By PFW News
United Nations aid chief Mark Lowcock has appealed for about $4 billion in 2021 to fund humanitarian operations, warning on Thursday that “Yemen is speeding towards the worst famine the world has seen in decades,” reports Reuters.
Lowcock’s warning comes only a few short months after head of the World Food Program, David Beasley, revealed the amount of people around the world now on the brink of starvation has doubled due to the COVID-19 pandemic and the resulting economic effects of government reactions to the virus.
As we highlighted in December, Beasley, who previously warned that the “cure” for the COVID-19 pandemic should not be worse than the disease, told the United Nations General Assembly that 270 million people are now “marching towards starvation” in wake of the economic effects of the pandemic.
“As I had warned the United Nations Security council back in April, that if we’re not careful the cure could be worse than the disease because of the economic ripple effect – if we don’t handle economic disruptions, supply chain disruptions, etc.,” Beasley told the council.
“As we predicted back in April, the number of people that were going to be marching toward the brink of starvation had already risen from 80 million to 135 million the last four years, primarily because of man made conflict,” the director went on, adding:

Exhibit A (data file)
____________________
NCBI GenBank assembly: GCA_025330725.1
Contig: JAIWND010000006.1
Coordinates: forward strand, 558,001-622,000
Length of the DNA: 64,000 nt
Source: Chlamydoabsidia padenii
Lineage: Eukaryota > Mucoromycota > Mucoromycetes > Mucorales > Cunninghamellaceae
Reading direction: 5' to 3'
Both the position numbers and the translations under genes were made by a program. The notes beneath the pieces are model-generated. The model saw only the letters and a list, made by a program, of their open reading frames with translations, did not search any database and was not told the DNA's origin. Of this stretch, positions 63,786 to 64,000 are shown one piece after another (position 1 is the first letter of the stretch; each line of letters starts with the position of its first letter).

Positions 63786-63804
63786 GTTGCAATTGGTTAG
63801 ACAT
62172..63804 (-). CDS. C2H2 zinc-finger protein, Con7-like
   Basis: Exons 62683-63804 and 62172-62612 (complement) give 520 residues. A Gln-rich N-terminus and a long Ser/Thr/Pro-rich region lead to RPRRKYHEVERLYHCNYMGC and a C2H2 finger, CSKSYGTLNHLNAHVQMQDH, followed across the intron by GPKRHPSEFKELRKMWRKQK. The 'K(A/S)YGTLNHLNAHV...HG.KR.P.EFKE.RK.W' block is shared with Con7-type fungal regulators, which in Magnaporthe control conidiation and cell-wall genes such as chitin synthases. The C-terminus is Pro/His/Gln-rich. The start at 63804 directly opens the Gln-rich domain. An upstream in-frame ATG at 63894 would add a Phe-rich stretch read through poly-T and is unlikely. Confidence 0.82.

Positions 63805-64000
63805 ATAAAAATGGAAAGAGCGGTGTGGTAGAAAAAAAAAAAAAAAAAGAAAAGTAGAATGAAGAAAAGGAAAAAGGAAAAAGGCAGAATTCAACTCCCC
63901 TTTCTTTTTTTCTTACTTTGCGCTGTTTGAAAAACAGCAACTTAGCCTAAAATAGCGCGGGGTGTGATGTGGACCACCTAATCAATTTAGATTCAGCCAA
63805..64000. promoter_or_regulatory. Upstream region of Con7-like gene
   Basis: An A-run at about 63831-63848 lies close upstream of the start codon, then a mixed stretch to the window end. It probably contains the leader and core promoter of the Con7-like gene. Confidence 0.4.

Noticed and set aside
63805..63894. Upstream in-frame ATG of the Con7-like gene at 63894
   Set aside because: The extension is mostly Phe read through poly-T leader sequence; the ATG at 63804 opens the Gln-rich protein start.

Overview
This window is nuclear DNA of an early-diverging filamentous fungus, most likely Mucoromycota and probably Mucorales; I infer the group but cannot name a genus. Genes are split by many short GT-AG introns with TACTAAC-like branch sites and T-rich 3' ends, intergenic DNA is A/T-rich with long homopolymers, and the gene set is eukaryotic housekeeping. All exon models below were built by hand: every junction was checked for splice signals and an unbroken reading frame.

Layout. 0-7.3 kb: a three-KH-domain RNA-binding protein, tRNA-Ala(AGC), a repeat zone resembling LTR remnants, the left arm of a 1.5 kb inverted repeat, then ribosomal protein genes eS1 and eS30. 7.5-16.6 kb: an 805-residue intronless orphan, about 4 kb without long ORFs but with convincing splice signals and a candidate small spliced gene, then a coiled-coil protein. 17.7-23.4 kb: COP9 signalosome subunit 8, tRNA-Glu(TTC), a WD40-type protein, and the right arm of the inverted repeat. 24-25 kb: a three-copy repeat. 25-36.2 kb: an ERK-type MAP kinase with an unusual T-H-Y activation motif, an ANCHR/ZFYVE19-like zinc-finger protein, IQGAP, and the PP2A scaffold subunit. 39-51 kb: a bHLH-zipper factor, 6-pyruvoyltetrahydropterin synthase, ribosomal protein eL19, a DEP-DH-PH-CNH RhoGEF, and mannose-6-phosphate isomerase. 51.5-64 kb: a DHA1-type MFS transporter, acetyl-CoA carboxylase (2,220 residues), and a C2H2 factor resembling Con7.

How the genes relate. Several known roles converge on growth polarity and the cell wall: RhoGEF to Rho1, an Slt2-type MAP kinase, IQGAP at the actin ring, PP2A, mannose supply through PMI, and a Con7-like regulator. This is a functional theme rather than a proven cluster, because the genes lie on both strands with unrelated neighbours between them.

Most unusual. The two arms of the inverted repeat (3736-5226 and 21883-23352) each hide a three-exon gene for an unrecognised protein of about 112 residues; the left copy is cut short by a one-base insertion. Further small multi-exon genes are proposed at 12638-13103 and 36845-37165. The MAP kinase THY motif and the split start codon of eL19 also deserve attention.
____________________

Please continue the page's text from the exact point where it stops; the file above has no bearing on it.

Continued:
But because of COVID it’s now spiking from 135 million people – not going to bed hungry now, [but] literally marching towards starvation – to 270 million people.
Beasley expressed a bleak outlook for 2021 as he believes it is going to be “catastrophic based on what we’re seeing at this stage of the game.”
He stated that “because we’ve spent $19 trillion, that money may not, and will not most likely be available for 2021” as economic contractions outpace the ability to supply a lifeline to those who are starving.
UN aid chief Lowcock has also warned this week that the recent offensive on the central city of Marib by the Houthis armed militia in Yemen could create a humanitarian crisis in and of itself.
“An assault on the city would put 2 million civilians at risk, with hundreds of thousands potentially forced to flee — with unimaginable humanitarian consequences. Now is the time to de-escalate, not to add even more to the misery of the Yemeni people,” the Lowcock said Tuesday.
Source: Planet Free Will
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